Omics Codeathon General Application – April 2024

Omics Codeathon General Application – April 2024

The  African Society for Bioinformatics and Computational Biology with support from the National Institutes of Health Office of Data Science Strategy is pleased to announce a virtual omics-focused codeathon on April 20-28, 2024 CAT.  Applications are due December 31, 2023 by midnight 11.59pm CAT.

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For more information about past codeathons, visit

If I pitch a project, do I need to lead it?

You can choose to lead your project team, recommend someone, or we can try to find a suitable team lead. Providing a designated team lead dramatically increases the probability that we will select the project for the codeathon.

Do I need to assemble a team?

No. If you have interested people already, we can include them in your team. We will create working groups of four to seven individuals who have various backgrounds and relevant expertise to work on each project.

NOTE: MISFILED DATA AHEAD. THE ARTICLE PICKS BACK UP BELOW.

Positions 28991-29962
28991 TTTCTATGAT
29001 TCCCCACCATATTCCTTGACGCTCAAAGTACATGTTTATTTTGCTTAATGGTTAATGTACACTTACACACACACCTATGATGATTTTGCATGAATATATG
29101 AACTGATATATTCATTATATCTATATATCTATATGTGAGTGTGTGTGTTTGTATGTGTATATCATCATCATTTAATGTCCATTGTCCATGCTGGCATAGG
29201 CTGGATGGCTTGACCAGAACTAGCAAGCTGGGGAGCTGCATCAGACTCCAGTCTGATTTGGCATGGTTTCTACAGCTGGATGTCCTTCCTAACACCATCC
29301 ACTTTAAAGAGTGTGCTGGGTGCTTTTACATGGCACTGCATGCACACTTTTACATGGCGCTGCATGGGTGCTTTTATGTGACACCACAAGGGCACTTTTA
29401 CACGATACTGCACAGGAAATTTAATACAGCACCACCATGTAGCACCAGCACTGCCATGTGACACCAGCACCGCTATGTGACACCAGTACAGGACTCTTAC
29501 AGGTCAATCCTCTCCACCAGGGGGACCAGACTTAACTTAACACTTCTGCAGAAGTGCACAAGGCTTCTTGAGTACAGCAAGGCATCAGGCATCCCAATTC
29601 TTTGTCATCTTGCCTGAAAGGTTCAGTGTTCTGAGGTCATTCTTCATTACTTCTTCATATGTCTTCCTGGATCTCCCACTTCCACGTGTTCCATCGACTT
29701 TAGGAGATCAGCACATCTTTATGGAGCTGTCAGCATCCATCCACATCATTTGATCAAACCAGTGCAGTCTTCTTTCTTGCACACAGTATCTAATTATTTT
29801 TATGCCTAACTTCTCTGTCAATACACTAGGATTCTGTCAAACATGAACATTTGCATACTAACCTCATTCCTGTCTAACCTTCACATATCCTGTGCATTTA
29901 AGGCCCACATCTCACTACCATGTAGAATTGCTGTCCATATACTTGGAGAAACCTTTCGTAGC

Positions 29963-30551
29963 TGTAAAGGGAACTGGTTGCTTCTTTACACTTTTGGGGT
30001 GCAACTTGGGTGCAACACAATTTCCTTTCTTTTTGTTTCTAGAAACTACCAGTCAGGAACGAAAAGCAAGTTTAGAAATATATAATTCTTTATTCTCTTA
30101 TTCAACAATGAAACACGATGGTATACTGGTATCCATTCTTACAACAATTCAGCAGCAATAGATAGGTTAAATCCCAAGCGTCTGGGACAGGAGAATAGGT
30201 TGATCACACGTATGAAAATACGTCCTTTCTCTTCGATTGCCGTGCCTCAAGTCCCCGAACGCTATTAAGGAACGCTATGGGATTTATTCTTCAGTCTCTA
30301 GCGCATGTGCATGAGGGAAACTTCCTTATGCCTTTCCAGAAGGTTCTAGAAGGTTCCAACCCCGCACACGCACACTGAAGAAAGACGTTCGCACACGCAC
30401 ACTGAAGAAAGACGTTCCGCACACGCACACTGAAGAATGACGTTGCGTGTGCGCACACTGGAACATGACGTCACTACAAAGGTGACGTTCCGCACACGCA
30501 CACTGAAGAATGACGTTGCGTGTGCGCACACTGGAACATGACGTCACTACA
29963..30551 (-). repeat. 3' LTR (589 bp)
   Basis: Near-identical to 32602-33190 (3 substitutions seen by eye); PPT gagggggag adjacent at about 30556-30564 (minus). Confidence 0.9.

What are my responsibilities as a team lead?

The team lead will coordinate a group of 4-10 people in defining the project and producing a clear vision for developing a solution. To accomplish this goal, the team lead must define and delegate tasks, incorporate team members’ ideas to accomplish the goal, and ensure the team’s success. All participants in the codeathon, including team leads, will need to be present for all the days of the codeathon.

What will we build?

We will make all pipelines, other scripts, software, and programs generated in this codeathon available on a dedicated public GitHub repository.

Teams would submit manuscripts describing the design and use of the software tools they created to an appropriate journal such as the F1000Research hackathons channel, BMC Bioinformatics, Elsevier journals, PLOS One, BMC Genomic Data, PeerJ, Frontiers Journals, PLOS Computational Biology, Genome Biology, GigaScience, Scientific Reports, Genome Research, Genome Medicine, Nature Communications, Nucleic Acids Research.

Legal Information

Participants retain ownership of all intellectual property rights (including moral rights) to the code submitted to as well as developed in the codeathon. Employees of the U.S. Government attending as part of their official duties retain no copyright to their work and their work is in the public domain in the U.S. The Government disclaims any rights to the code submitted or developed in the codeathon. Participants agree to publish the code and any related data on GitHub.

Please feel free to contact us: if you have questions or need more information.